Thomas Takes Autistic Children Down New Learning Tracks; CHILDRENS' TV: Classic Character's Friendly Face and Simplistic Approach Helps Children's Early Development

Western Mail (Cardiff, Wales), March 5, 2002 | Go to article overview

Thomas Takes Autistic Children Down New Learning Tracks; CHILDRENS' TV: Classic Character's Friendly Face and Simplistic Approach Helps Children's Early Development


THOMAS the Tank Engine does more than just entertain youngsters - it enhances the development of autistic children, claims a report today.

Experts believe the TV show's "calm and clear" narration, along with its easy to follow storylines and bold colours means autistic children associate with Thomas more than any other children's character.

His friendly face, with his exaggerated smile, also helps autistic childrens' understanding of emotion as his expressions are set for some time during the show and can be understood.

The National Autistic Society report concludes that Thomas acts as an "initial point of entry" into realms as vital as speech, emotion and imagination.

It found 57pc of autistic children associate with Thomas more than any other children's character and described him as a comfort blanket resource for children who experience difficulty in making friends.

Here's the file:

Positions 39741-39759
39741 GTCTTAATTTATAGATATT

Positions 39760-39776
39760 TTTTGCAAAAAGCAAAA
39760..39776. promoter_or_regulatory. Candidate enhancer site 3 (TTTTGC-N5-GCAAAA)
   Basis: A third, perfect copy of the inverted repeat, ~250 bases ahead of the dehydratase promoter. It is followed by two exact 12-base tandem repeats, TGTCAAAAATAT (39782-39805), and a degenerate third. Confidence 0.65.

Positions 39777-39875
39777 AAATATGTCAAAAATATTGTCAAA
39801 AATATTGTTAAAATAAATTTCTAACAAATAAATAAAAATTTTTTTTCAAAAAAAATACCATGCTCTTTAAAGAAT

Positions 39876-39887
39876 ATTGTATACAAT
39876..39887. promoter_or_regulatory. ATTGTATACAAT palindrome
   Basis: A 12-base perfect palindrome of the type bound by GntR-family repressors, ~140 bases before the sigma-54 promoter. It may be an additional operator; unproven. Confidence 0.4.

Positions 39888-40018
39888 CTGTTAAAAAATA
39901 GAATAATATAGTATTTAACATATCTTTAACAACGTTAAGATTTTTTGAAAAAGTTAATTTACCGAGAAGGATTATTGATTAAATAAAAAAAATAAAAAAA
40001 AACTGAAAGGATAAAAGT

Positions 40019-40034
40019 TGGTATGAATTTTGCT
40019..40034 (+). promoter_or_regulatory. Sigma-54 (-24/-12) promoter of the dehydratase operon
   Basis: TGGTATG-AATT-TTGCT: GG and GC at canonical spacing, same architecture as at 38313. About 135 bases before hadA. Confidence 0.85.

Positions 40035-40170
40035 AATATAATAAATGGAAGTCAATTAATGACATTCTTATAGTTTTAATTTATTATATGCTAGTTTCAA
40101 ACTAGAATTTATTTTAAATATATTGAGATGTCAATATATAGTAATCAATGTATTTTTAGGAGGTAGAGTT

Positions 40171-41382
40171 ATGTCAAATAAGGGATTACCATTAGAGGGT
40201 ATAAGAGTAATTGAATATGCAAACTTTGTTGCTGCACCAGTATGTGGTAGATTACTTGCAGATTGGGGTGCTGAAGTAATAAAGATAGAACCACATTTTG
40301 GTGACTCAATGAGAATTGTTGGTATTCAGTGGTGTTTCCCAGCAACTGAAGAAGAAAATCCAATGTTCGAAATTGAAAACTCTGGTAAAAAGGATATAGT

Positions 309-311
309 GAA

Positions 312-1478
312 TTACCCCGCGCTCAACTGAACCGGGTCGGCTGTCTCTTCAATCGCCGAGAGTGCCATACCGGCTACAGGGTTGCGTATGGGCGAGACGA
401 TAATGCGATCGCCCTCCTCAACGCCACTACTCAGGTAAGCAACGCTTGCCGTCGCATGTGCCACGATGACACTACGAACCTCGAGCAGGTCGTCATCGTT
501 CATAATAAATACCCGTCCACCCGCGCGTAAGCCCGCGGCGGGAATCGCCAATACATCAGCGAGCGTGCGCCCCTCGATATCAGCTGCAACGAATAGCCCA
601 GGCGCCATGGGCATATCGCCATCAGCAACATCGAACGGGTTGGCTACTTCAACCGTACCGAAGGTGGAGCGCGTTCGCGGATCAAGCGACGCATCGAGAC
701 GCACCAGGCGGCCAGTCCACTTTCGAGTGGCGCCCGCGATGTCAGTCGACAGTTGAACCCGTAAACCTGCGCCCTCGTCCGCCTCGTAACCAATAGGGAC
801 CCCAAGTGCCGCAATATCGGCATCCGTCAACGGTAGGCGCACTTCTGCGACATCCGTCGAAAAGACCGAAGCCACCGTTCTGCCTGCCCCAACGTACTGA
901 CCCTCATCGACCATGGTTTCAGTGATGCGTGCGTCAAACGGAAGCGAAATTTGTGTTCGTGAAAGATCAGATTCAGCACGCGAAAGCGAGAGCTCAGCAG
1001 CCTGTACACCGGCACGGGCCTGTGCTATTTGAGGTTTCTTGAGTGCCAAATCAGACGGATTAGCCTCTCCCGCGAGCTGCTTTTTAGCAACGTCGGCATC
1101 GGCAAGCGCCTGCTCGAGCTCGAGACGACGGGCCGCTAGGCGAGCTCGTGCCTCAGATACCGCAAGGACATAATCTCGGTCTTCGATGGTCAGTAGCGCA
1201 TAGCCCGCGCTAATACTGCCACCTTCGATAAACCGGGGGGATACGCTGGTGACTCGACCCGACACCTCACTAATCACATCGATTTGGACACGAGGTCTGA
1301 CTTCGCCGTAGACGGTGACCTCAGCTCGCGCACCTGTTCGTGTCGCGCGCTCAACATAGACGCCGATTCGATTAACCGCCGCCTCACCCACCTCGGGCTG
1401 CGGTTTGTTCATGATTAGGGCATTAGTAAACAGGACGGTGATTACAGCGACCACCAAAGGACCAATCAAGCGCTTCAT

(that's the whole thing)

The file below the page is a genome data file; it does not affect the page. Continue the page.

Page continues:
In a poll of 81 parents 10pc said the character was a substitute friend for their children and may even remain a friend when security is needed in the teenage years.

One mother said, "I haven't tried to move him on from Thomas because Thomas was his friend when he was sad and low and sometimes still is."

Around a third of parents consider their children to have an "obsessive" relationship with the character.

But around a quarter found interest in Thomas as a "gateway" to learning, primarily around colours, numbers and language, which is late to develop and sometimes entirely absent in children with autism.

The learning of facial expressions and emotions from Thomas was mentioned by 8pc of parents, with many children also learning to extract meaning from the videos and using words from the scripts in real life. …

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